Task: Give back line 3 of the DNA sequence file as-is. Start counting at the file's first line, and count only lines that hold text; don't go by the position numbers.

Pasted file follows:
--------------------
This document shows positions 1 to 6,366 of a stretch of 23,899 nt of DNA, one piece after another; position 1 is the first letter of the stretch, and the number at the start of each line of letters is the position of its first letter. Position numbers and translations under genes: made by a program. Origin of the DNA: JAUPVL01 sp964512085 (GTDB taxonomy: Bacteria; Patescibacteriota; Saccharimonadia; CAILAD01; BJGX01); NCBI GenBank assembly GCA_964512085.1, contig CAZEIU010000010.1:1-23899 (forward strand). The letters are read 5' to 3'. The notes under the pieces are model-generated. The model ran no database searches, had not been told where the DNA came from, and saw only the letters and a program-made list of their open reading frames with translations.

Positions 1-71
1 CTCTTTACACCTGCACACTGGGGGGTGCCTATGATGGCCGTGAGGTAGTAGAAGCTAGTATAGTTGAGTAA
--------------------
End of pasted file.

1 CTCTTTACACCTGCACACTGGGGGGTGCCTATGATGGCCGTGAGGTAGTAGAAGCTAGTATAGTTGAGTAA